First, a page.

Thursday, September 22, 2016

The Head on Dad’s Work Bench

Back in the days before the idea of luxurious man-caves was even hatched, the men of the Greatest Generation had no private oasis at home to which they could retreat in solitude. The only place where they could get a little peace and quiet away from their family was a corner of the garage or the cellar, where they could putter in peace at a workbench.

For years (at least until he and Mom became empty nesters), that’s all Dad had – his workbench in the basement. That was his private space. And that’s where many of the few personal items and knick-nacks that he accumulated during his life ended up.

Dad just didn’t have a lot of stuff. He didn’t collect anything, and never bought stuff just to have. The few items he saved were mostly things that had been given to him, or items he didn’t know what else to do with. Almost all of it would have fit in a shoebox.
One of the things he did save was this unmarked, grinning clay bust (above and at right). Dad told me that it belonged to Grandpa Esterle. It sat on or near his workbench for years.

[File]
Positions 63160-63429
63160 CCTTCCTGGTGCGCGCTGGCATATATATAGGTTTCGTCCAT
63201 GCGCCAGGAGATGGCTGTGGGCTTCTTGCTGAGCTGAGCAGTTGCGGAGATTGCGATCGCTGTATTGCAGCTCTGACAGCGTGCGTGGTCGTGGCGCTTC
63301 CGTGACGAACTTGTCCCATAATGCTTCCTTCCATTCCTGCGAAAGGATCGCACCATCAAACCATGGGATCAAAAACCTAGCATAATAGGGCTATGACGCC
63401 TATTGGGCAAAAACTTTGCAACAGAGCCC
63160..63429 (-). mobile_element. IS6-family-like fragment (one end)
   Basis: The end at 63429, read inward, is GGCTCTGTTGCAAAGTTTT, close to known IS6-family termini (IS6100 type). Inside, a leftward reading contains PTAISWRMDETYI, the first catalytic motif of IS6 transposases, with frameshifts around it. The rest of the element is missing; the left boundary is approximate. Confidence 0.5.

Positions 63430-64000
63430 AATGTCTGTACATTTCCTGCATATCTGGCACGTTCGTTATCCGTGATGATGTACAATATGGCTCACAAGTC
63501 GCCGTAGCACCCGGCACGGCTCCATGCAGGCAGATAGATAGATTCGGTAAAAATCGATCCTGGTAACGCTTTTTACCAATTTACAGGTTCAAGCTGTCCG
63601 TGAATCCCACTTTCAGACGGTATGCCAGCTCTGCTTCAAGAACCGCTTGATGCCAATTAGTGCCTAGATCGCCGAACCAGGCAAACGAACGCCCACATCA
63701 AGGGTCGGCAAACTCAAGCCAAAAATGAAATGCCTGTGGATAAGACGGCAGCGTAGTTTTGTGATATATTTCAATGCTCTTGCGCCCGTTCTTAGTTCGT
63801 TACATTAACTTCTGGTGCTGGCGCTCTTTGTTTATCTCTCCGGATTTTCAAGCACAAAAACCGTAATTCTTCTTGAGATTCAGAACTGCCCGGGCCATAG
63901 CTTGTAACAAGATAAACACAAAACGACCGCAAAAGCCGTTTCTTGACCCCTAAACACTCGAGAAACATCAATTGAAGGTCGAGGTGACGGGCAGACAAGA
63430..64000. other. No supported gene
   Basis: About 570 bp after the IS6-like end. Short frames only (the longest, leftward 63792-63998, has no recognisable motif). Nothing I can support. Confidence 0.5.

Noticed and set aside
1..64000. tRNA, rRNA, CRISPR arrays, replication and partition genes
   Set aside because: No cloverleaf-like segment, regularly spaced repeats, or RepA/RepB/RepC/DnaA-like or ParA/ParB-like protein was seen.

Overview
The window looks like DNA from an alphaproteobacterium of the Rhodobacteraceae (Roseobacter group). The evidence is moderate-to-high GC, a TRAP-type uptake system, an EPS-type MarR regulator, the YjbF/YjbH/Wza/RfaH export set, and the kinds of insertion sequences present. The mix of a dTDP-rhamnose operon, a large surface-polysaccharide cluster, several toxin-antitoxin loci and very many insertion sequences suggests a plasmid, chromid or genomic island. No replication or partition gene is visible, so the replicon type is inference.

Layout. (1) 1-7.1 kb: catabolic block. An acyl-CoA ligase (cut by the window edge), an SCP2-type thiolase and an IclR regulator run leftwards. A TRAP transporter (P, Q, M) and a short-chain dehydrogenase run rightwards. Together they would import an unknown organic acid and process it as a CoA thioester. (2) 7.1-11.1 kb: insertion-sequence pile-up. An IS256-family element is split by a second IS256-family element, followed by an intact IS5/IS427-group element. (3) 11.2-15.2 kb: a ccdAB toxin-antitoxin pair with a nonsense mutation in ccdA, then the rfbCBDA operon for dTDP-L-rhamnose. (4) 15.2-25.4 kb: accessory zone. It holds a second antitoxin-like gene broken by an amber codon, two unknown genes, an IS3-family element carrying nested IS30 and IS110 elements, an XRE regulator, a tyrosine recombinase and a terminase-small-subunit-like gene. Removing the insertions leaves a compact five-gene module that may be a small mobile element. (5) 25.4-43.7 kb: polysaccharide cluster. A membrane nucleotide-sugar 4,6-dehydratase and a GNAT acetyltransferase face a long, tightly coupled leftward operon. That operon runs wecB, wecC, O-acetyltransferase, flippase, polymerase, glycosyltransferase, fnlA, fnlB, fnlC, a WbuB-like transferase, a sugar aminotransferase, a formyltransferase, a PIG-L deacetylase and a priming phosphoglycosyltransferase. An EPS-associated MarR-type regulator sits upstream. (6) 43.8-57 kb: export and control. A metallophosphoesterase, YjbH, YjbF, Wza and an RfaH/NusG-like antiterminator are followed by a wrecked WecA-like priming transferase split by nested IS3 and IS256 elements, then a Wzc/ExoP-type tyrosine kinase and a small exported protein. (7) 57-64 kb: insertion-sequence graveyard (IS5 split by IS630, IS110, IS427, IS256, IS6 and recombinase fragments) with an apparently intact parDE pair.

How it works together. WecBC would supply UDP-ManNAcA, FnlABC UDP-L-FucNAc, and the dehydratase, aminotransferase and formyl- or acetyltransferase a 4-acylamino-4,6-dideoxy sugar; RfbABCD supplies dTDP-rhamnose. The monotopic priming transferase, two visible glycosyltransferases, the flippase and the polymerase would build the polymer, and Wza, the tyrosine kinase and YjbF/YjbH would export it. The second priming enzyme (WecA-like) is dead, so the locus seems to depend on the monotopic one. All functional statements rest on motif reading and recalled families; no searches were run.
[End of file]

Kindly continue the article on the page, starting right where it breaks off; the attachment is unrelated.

For a long time, I had no idea what it was or what you were supposed to do with it. What was that hole in the top for, anyway? Eventually I figured out it was a predecessor of the popular Chia pet of the 1970s.

As he got older, Dad eventually starting giving away his stuff to us kids, and I ended up with the grinning head. From time to time, I display him on my bookshelf. Recently, I wondered: Where’d this thing come from originally? Who manufactured it?

Well, thanks to the internet, I now have a few ideas. Recently on a few different websites, I found the ad below for Paddy and his growing hair. There are other ads where he’s identified as Paddy O'Hair.

Dad’s bust isn’t identical to Paddy, but as far as I’m concerned, that’s his new name. They’re similar, but Dad’s has an indented ridge above his upper lip for a grass mustache. Dad thought that perhaps he’s supposed to look like Clark Gable.

Canadian illustrator Ian Phillips collects these “seed heads” and also has accumulated some cool vintage ads for them. (Click here to visit his blog.) This ad (below) from his blog shows some similar novelty items, which were manufactured right here in Ohio by the Robinson-Ramsbottom Pottery Company of Roseville, Ohio. I wouldn’t be surprised if Dad’s seed head was manufactured in Ohio as well.

Anyway, unlike Dad, I have way too much stuff and need to downsize, as a move is in my future. But somehow, I think I’ll always make room for Paddy.

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